The general logic of venture / growth equity finance is to time major fundraising campaigns with inflexion points in the issuing company’s growth trajectory, such that the company is able to mitigate dilution by raising large amounts of capital at successively greater valuations (see the article “Two Sides of the Same Coin: the Direct Relationship between Valuation and Dilution in Pricing Venture and Growth Equity Deals”). To implement this strategy, a company will aim to raise just enough cash in its “priced round” (e.g., Series A, Series D, etc.) to provide it with sufficient runway to reach its next valuation catalyst (e.g., proof of concept, first strategic partnership, successful clinical trials, etc.), with a modest buffer for contingencies. This approach compares favorably to a company raising enough capital in a single priced round to cross multiple inflexion points, since the company would be raising at a relatively low valuation that does not credit the pro-forma achievement of the various milestones.
However, some risk will always exist that the company misperceives the length of the runway required (or unexpected events create delays or a financial drain) which cause the company’s reserves to come up short. In this regard, careful dilution management is at odds with the desirability to have a strong and durable balance sheet (particularly for a young, risky business). It is within this tension that the bridge instruments provide a needed solution.
Convertible notes and SAFEs are the most common forms of bridge instruments. At their core, these instruments are tools to bridge the funding gap between the point at which the company has run out of cash and its next inflexion point by (i) allowing the issuer to raise the minimum amount of necessary powder, while (ii) avoiding the risk of overcapitalizing at a lower valuation.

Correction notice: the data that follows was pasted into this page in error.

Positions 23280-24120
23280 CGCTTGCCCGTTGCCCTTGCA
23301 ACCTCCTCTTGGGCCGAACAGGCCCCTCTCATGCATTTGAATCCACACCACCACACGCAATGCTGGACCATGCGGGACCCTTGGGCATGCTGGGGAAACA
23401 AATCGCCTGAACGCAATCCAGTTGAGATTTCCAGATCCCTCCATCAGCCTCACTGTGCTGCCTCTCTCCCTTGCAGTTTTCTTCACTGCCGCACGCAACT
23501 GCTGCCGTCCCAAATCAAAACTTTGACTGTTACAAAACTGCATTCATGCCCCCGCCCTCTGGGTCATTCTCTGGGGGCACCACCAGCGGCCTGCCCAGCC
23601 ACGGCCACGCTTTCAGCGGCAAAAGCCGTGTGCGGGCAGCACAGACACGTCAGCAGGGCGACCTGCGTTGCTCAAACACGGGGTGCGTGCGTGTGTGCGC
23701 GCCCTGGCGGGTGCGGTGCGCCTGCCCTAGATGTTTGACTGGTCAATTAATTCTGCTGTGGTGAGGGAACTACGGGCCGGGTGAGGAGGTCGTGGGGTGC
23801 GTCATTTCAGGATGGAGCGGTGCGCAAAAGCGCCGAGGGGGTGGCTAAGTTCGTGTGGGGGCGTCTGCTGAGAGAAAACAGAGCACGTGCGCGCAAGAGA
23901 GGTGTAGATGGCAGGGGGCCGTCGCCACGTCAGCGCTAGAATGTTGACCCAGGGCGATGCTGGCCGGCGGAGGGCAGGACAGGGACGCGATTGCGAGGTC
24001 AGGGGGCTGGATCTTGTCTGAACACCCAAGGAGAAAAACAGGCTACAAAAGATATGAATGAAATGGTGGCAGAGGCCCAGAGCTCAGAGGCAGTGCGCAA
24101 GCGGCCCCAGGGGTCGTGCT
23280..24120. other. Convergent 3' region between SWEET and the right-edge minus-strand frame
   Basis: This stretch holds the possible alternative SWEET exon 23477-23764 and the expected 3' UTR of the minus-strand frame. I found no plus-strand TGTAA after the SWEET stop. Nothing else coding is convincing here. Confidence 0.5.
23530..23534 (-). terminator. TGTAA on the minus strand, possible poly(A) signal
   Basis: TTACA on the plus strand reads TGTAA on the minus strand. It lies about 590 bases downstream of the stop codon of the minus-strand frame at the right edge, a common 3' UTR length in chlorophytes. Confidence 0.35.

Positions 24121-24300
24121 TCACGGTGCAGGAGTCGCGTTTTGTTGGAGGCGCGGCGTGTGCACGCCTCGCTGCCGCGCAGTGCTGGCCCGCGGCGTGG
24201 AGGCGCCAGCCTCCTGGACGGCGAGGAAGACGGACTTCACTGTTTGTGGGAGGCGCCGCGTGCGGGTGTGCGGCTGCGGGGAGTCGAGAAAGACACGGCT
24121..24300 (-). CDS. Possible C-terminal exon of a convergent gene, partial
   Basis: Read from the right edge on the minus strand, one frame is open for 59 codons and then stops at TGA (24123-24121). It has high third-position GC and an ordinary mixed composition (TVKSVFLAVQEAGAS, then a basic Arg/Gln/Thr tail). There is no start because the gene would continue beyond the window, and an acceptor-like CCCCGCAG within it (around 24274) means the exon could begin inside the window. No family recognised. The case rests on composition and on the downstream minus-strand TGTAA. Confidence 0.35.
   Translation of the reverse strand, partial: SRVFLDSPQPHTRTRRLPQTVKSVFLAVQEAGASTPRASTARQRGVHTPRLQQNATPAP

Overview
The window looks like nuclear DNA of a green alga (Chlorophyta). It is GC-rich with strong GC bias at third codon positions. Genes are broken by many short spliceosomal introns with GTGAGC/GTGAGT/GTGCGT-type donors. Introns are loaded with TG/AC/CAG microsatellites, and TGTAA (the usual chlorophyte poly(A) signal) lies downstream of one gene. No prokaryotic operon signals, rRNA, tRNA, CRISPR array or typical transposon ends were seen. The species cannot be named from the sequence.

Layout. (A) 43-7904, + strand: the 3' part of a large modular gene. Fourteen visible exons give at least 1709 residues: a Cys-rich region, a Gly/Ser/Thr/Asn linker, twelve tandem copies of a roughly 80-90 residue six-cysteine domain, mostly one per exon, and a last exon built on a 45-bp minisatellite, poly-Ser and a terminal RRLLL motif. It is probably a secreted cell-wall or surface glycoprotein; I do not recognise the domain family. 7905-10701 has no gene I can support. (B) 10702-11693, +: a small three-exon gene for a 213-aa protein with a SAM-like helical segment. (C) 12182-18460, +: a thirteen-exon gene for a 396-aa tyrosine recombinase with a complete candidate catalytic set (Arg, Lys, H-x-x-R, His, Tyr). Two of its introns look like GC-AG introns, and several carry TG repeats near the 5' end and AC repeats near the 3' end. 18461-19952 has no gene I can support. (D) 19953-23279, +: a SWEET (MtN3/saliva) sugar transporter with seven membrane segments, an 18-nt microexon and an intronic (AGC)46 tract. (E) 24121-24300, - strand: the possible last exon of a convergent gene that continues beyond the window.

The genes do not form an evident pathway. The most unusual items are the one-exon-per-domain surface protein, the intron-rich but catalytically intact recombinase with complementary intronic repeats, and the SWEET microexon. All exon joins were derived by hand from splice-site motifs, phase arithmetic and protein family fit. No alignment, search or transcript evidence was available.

From an investor’s perspective, there are two key features of bridge instruments. First, a bridge instrument will convert into the same preferred equity issued in the next priced round (which can be assumed to include market standard terms in favor of the investors), but at a percentage discount to the price per share implied by that priced round. If the discount rate for the investor is 20%, then at conversion the note effectively “purchases” shares of the new preferred stock at eighty cents on the dollar, which has the practical effect of increasing the investor’s purchasing power by 1.25x (i.e., 1 / 80%). As a result, the investor receives an immediate paper gain on their investment as soon as the conversion occurs.
Second, bridge instruments include “valuation caps” which ensure that the investor also participates in any significant appreciation of the company between the bridge instrument issuance and its conversion. A “valuation cap” is essentially an agreed valuation of the company as of the date of the bridge instrument is issued. In a scenario where the valuation cap is $10mm and the company ultimately raises a priced round at a pre-money valuation of $30mm, the investor is still treated as having invested at a $10mm valuation at conversion and, as a result, the investor will practically have a purchasing power of roughly 3x ($30mm / $10mm) (noting that other factors will adjust this a bit). In bridge instruments, investors almost always have the right to convert at whichever of these two approaches (percentage discount or valuation cap) results in the greatest number of shares to the investor.